8-11 pm Town Crier CATV Playlist 8 hours of Local Archives curated by Chico Eastridge
5-9 pm Revolution & Scavenger Window Movies Selected visual music films, Here in the Valley highlights
8-9 pm Lamphouse Micro-cinema Short films Curated short films
8-9 pm Main Stage at Coolidge Parking Lot Short film program

Visual Music Short Films 

Scream Tone – (Joe Dery)

Glistening Thrills  (Jodie Mack)

Films by Rich Fedorchak 

With live accompaniment 

by Amy Garapic et al…

Brief Glimpses on the Way to Joy, Part 1 (Rich Fedorchak, 19 mins, color, sound)

8-9 pm Bell Building Projections

Aged in Wood (Bruce Posner)

Strafford/Tunbridge One Planet Cameraless Film

Formation of a River (JE Crawford)

Vacationland (Matt McWilliams)

9-10 Bell Building Projections Electric Dreams – A projection mapping performance by Lana Real
9-10 Main Stage at Coolidge Parking Lot Performance Audio-visual beat set by Rah Zen

 

Putting Your Money to Work Locally

More Free “Local Investment” Events starting April 8!

“Market forces” got you down? Does it seem like Big Finance keeps putting resources toward things that create more environmental damage and human inequality?

Maybe it’s time you took the reins of your own financial resources and made them work for positive change where you can see it: right here in your community. Why fund Wall Street when you can direct your money toward Main Street?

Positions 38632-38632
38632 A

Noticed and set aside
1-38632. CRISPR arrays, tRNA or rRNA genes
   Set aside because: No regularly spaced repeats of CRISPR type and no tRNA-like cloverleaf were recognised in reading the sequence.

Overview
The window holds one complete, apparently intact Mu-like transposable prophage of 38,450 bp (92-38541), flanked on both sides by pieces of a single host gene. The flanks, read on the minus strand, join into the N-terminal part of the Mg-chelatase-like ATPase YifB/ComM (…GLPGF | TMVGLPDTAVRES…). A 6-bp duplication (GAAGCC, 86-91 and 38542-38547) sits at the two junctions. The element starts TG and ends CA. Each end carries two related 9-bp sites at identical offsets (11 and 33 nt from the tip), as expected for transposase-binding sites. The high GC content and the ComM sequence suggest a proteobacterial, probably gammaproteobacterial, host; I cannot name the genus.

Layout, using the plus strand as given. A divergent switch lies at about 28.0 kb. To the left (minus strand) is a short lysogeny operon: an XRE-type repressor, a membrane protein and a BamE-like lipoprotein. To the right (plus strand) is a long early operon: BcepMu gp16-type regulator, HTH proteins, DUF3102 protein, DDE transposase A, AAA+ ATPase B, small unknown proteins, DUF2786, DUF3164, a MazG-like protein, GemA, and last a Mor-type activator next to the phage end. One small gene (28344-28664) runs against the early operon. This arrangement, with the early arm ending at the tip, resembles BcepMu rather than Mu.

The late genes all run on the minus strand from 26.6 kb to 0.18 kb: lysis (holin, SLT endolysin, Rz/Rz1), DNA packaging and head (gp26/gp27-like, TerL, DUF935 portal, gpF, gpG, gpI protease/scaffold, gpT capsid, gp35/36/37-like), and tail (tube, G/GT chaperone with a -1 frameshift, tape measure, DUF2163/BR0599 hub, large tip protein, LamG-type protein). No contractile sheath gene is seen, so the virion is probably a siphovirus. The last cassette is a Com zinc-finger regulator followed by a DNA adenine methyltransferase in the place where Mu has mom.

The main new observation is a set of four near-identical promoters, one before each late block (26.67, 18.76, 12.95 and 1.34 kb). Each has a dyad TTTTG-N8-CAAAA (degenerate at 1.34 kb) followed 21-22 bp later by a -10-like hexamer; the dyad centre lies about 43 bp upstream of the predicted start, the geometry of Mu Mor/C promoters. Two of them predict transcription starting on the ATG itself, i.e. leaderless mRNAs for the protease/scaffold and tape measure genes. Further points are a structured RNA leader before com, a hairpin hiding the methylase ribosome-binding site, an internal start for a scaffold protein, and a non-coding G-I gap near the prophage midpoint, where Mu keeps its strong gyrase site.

Vital Communities and its partners (including The Local Crowd Monadnock) have added four more free events in our series entitled “Put Your Money Where Your Life Is”: Reclaiming Our Local Economy“:
  • Investing for Home Creation, Thursday, April 8, 5:30 pm: Your savings can help create more lower cost homes. Learn how even small amounts can bring financial, social, and environmental rewards.

  • Put Your Money to Work Locally: Investment Clubs 101, Thursday, April 15, 5:30 pm: Interested in investing locally but don’t want to do it alone? Investment clubs pool money to collectively invest in local businesses and bring a social aspect to the process – they make investment fun! Join Matt Cropp from the Vermont Solidarity Investment Club to learn the ins and outs of starting your own investment club, as well as some ideas about what to look for if you want to join an established club and increase your power to do good by investing as a group.

  • Seeding Change: The Power of Conscious Commerce (2021), viewable on demand April 22-24: a documentary on how consumers can help save the world “one purchase at a time” and “triple bottom line” businesses that consider the social, environmental and financial impacts of their companies and address some of today’s most challenging issues. This award-winning documentary empowers viewers to be part of the solution by voting with their dollars and supporting the brands and products that align with their environmentally conscious values.